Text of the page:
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Richard Wright: War to push food prices even higher

The pandemic, lockdowns and war have combined to hit pockets.

Food price inflation is set to get worse, with the Bank of England describing prospects as “apocalyptic”, the United Nations warning of a growing global food crisis, and Russia accused of deliberately targeting global food security.

Russia has been attacking Ukraine’s Black Sea ports to block exports of Ukraine’s stockpiles of grain, but now it is reportedly out to destroy the  country’s agricultural industry to add to the pressure on world food supplies.

Inflation has ended decades of people spending less and less of their income on food, but the more serious issue is the many developing countries that depend on food imports they can no longer afford.

The EU has announced that as part of plans to reduce dependence on Russian energy, some Common Agricultural Policy funds will be switched into bioenergy projects.

Exports of Ukraine’s  grain  have been blocked by Russia.

India, meanwhile, has announced plans to ban wheat exports.

In its spring economic review, the European Commission says the fallout is testing the EU’s economic resilience. It reports familiar problems of historically high rises in energy and food costs, reflecting Europe’s dependence on Russia for gas and Ukraine for grain and other commodities.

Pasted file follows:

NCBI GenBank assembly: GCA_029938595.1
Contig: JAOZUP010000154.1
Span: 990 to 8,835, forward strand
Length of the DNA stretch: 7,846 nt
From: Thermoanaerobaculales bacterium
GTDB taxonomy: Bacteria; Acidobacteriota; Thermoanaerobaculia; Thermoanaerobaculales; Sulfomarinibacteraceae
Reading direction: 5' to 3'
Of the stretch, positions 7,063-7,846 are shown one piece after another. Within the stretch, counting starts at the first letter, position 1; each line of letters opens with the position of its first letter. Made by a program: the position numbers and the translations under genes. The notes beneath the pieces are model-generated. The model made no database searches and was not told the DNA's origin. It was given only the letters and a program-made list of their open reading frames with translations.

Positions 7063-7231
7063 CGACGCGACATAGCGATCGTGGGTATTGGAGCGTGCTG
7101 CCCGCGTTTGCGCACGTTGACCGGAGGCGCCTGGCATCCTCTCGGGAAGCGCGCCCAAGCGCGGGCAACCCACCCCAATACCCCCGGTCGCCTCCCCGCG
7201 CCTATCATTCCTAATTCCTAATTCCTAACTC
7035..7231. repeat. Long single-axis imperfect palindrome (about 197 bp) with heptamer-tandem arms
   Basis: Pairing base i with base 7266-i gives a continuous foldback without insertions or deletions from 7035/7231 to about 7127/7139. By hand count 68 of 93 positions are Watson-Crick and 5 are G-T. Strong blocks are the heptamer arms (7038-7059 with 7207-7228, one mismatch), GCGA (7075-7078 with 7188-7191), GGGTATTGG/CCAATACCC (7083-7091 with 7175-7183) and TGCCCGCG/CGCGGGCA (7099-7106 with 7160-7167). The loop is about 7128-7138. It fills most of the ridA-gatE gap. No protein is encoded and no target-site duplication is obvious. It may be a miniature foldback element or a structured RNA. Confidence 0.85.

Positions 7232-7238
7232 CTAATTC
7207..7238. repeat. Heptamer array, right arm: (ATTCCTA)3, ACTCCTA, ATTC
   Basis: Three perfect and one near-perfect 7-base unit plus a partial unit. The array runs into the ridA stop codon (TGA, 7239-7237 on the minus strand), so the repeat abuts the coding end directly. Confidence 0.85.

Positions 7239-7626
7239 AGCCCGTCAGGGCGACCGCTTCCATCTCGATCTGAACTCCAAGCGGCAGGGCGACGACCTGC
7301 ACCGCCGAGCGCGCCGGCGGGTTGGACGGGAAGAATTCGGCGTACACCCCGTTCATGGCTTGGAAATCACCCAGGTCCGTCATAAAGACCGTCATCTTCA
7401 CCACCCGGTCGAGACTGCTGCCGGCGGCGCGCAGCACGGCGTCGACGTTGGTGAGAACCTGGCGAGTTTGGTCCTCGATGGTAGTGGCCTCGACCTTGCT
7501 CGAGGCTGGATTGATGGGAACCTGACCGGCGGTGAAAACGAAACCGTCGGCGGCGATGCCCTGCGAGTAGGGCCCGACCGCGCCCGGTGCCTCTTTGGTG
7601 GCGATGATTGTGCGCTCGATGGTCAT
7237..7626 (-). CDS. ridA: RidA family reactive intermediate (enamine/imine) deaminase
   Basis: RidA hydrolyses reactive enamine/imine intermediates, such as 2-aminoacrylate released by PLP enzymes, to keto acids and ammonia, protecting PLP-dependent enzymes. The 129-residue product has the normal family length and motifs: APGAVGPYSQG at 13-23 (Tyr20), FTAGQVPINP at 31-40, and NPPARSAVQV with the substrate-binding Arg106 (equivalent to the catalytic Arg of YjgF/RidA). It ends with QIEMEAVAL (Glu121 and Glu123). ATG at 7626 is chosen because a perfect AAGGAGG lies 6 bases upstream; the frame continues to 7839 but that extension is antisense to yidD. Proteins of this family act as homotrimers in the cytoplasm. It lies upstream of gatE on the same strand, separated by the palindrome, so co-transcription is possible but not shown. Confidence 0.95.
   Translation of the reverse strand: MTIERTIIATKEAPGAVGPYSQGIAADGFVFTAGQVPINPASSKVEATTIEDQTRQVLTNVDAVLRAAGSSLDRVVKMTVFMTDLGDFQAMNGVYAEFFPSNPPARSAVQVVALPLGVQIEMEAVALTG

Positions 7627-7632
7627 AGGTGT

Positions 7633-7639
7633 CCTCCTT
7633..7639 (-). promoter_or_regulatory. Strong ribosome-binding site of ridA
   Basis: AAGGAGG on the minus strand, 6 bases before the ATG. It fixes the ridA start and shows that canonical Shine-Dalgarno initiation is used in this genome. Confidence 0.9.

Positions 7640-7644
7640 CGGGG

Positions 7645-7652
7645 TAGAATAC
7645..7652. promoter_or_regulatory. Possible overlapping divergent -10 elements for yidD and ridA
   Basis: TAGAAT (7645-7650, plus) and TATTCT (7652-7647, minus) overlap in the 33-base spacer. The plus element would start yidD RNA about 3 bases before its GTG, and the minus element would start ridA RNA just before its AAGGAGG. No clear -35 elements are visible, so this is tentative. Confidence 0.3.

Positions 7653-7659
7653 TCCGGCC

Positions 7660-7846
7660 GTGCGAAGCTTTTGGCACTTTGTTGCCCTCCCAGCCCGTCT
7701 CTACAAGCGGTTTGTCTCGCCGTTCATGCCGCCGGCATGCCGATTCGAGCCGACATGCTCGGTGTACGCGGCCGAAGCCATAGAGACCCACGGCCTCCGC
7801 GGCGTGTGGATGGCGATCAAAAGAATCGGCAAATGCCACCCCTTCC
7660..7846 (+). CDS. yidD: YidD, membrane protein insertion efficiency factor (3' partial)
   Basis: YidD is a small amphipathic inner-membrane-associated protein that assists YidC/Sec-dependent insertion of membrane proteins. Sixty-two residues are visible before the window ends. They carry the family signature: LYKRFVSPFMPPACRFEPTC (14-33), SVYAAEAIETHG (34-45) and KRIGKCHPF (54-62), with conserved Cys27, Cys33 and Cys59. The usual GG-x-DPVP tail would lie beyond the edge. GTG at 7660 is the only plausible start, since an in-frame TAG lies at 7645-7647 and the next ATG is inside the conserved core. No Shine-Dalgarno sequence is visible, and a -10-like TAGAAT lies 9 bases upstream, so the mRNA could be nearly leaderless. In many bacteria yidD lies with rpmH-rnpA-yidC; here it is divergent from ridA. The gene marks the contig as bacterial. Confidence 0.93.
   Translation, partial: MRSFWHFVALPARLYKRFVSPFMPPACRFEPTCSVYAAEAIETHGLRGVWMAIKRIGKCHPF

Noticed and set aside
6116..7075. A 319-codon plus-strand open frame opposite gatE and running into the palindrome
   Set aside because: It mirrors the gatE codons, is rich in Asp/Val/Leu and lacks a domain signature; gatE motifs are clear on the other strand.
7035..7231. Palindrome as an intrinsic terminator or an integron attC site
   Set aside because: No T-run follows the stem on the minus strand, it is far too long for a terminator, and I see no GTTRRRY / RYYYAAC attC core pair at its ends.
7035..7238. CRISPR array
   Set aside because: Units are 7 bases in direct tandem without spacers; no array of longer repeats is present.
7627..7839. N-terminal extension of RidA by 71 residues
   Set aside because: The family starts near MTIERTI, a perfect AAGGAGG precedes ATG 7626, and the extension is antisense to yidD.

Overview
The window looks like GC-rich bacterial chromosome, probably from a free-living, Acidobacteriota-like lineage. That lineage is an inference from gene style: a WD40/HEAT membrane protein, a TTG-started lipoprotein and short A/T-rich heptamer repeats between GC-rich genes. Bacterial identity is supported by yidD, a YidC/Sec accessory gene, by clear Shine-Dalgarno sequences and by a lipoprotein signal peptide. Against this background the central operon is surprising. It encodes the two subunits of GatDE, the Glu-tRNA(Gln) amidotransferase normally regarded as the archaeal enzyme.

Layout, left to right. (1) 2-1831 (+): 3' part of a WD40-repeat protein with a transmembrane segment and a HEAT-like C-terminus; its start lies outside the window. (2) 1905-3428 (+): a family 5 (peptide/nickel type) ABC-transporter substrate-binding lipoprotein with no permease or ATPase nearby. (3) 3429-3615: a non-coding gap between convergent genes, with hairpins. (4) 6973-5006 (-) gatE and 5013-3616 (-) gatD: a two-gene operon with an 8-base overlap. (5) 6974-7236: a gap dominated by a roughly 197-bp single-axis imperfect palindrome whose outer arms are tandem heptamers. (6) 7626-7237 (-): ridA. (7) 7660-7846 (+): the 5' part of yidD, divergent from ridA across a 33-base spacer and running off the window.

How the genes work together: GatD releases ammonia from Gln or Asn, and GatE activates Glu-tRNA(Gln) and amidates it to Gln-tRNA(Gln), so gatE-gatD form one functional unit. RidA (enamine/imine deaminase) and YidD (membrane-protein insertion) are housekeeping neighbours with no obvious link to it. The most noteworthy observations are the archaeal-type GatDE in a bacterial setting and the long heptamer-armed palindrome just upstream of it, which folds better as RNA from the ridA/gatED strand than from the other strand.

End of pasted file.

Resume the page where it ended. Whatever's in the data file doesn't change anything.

The report says that despite these pressures, the EU will maintain positive economic growth, although a lot smaller than expected.

It paints a picture of a perfect storm of the combined effects of the pandemic, lockdowns and now the Russian invasion.

Meanwhile, despite claims by the UK government that it will act over  the Northern Ireland protocol, the outcome  is far from certain. It will be a long negotiation with Brussels and could make matters worse if the EU scraps its trade deal with the UK or targets key commodities for tariffs.

The European Commission also published figures for livestock in Europe.

There has been a decline in livestock numbers, particularly sheep, across the EU since 2010.

Production of pigs, cattle and sheep is concentrated in a very few member states and, apart from a small increase in pig numbers compared to 2010, there has been a steady decline in livestock numbers, particularly sheep, over the past decade.

Across all livestock, Spain is the biggest producer, with a quarter of the EU’s pigs, 9% of bovines and 25% of sheep. France has 9% of pigs, a quarter of bovines and 12% of sheep. Germany has 17% of pigs, 15% of cattle and 3% of the sheep population. Ireland is number three in the EU for cattle numbers, with 9% of the herd. The Netherlands and Denmark account for a combined 17% share of pig numbers, while Romania has 17% of sheep.

 

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